"Please would you pass on to the Poet Laureate the message that she should not let her political views get in the way of doing the Thatcher funeral justice. Perhaps it is on an occasion like this that it will be found by the nation that her lightweight style might not be quite the thing for being a Poet Laureate.
I really do hope that her effort will not be inappropriately fey, slight, light-hearted, girly and lefty. An attempt will be made on my part that will be the opposite of this.
What would be quite unacceptable and an affront to the monarch and the nation would be anything resembling what follows:
I followed you in,
under the sighing, restless trees and my
whole life vanished.
The moon tossed down its shimmering
cloth. We undressed,
then dressed again in the gowns of the
moon. We knelt in the leaves,
kissed, kissed; new words rustled
nearby and we swooned.
A breakdance to amuse your mates,
give them a laugh,
a rock’n’roll mime, Elvis time,
pretending the rifle’s
just a guitar?
Worse by far.
We are Mo Farah lifting the 10,000
We want new running-tracks in his
For Jessica Ennis, the same; for the
Rutherford, Ohuruogu, Whitlock,
for every medal earned,
we want school playing-fields returned.
Something in the manner of Tennyson would be just the thing. If that is too much for her can she do something in iambic pentameters? Something stately, solemn and profound, with a hint of a portent would do very nicely."
Any lesbianic overtones would just be the icing on the cake.
Readers are very welcome to submit their own Thatcher Funeral poems, with or without lesbianic overtones.
Here is mine, with no lesbianic overtones:
The world stood still, for an hour or two,
to stand and stare,
at the funeral procession of a little old lady.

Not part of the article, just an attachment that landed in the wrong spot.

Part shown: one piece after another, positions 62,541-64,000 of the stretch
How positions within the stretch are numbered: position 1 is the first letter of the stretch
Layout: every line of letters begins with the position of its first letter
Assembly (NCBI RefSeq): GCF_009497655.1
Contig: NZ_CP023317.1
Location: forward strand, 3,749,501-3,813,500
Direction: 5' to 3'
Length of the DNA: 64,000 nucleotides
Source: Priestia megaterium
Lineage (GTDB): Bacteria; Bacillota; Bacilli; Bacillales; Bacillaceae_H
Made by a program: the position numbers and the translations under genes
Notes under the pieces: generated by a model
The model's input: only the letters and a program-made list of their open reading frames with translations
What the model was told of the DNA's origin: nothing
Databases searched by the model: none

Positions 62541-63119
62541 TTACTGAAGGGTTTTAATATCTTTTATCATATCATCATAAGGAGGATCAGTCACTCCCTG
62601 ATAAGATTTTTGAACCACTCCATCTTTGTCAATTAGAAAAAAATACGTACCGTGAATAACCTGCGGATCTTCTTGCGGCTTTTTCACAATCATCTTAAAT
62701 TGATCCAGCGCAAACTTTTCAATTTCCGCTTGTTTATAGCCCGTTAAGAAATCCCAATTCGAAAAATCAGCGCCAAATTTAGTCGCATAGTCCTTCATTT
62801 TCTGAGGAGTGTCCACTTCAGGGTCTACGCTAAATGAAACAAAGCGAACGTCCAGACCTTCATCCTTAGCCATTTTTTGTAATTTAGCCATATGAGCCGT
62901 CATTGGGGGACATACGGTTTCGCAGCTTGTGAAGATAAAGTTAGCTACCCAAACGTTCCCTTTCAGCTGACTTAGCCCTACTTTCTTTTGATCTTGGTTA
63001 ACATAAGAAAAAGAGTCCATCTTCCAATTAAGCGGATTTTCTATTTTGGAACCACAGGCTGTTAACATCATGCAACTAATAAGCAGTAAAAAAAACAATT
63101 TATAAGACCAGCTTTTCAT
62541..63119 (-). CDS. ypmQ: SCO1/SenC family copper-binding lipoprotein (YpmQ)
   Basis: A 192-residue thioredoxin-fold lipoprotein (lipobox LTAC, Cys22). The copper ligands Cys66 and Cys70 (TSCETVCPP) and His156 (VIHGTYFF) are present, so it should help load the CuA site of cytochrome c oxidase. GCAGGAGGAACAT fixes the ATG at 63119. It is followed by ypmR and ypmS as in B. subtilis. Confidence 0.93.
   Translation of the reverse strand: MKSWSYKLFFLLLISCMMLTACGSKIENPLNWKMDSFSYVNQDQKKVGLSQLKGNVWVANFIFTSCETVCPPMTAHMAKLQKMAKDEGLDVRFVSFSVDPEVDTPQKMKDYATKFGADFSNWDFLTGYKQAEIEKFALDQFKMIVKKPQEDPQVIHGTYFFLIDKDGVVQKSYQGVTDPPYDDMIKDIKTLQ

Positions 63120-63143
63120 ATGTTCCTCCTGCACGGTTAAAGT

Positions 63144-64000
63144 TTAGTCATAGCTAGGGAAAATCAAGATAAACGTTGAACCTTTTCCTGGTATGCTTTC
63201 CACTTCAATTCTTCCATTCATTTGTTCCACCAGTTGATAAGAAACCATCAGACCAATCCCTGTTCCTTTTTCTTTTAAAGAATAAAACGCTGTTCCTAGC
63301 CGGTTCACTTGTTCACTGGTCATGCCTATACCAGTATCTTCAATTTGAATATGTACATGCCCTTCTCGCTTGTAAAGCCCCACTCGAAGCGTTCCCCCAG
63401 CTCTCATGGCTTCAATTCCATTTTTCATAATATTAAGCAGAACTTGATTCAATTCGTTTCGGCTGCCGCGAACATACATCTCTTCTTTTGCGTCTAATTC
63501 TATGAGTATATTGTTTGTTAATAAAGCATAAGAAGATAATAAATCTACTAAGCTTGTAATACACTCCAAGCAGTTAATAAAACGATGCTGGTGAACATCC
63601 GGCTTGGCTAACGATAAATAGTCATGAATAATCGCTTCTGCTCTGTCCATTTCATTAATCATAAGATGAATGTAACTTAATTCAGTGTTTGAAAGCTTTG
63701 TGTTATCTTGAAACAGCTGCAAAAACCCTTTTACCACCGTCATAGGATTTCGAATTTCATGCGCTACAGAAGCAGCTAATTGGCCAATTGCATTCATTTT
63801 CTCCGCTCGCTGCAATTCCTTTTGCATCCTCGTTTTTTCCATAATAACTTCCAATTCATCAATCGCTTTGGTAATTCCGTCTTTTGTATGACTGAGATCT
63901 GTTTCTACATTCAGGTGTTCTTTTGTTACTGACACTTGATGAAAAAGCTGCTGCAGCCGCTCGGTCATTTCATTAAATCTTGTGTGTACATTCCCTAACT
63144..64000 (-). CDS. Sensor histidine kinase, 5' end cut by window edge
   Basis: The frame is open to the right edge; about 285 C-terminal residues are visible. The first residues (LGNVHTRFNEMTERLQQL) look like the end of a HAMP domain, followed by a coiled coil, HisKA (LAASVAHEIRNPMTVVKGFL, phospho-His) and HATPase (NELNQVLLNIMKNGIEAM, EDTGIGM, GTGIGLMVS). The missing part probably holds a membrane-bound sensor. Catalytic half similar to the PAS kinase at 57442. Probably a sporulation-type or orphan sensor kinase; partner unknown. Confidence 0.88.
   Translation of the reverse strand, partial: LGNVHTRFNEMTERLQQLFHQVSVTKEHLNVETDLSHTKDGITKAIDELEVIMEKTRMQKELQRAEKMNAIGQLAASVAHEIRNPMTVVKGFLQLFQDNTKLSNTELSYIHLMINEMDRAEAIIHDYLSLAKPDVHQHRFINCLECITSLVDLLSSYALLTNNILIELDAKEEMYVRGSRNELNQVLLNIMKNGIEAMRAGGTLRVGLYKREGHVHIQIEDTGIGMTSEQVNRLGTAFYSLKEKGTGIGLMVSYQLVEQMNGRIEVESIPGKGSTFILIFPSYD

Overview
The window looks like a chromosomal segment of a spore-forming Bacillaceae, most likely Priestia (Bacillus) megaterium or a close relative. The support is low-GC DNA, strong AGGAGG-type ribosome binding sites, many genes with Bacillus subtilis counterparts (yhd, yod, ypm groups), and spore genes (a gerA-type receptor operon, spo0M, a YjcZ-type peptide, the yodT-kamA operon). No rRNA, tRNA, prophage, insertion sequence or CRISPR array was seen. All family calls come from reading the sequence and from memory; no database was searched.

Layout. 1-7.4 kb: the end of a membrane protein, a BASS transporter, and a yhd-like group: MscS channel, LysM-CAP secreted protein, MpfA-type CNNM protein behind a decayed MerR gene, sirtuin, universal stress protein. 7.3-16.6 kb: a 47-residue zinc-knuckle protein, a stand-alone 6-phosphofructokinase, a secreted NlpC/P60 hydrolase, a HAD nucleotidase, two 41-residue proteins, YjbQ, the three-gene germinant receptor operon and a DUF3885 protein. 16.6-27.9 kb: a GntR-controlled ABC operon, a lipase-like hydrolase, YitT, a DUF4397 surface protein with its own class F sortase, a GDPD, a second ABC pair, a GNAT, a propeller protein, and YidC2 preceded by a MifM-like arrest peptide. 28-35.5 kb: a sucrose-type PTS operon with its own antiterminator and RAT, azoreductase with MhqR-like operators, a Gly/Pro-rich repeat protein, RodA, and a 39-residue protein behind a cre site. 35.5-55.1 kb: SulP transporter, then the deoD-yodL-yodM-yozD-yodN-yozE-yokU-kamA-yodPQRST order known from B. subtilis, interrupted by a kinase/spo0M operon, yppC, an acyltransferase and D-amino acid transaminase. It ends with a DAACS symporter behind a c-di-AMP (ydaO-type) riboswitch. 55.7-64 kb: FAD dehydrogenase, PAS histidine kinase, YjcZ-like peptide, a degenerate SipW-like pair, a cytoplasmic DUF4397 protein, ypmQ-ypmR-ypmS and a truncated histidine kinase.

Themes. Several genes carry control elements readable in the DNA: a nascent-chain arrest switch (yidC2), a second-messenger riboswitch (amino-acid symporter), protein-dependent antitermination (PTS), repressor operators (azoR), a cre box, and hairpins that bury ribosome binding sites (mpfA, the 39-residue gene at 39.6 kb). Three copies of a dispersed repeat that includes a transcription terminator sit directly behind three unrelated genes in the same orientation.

The bells of Big Ben went quiet for her, and
There was talk of silencing the Munchkins' song.
The Chief Rabbi compared her to the prophet Moses,*
who inflicted condign punishment and took no prisoners.
"The Iron Lady" was played by Merryl Streep, the greatest living
Hollywood actress of our times:
A funeral to die for, then, was hers.
The current Prime Minister has a harder job,
with everything at sixes, sevens, fudged and mudged,
The interviewer interviewing ventured to suggest.
He asked if it was easier for Maggie T.
It must have been since she understood principle -
the principle of speaking what you believe to be the truth,
not shrinking from calling a spade a spade
and doing the things you said you would,
because we must do the things we should,
and avoid ever beating about the bush.
A gathering there was of the great and good,
not only of Britain but of the world,
Of long-lived mediocre politicians being there,
In St Paul's Cathedral, that wedding cake.
The Chancellor wiped away a tear,
The Bishop of London described at length
the civic virtue she once embodied,
all too easily eroded, he also warned.
Her grand-daughter read to us Ephesian warnings
against spiritual wickedness in high places,
at this ceremonial funeral with military honours,
previously reserved only for male war heroes:
Nelson, Wellington, Churchill, and now Lady Thatcher:
a funeral to die for, then, was hers.
We start from the end, the Bishop said,
and the end is also the beginning, he also said.
We reckon the final total reached at death,
The double entry book-keeping of vice and virtue.
The woman who methodically practised what she believed,
Who practised the virtues her father taught,
proceeds now into another dimension -
in a majestic solemn processive gait
assured of her place in the history books.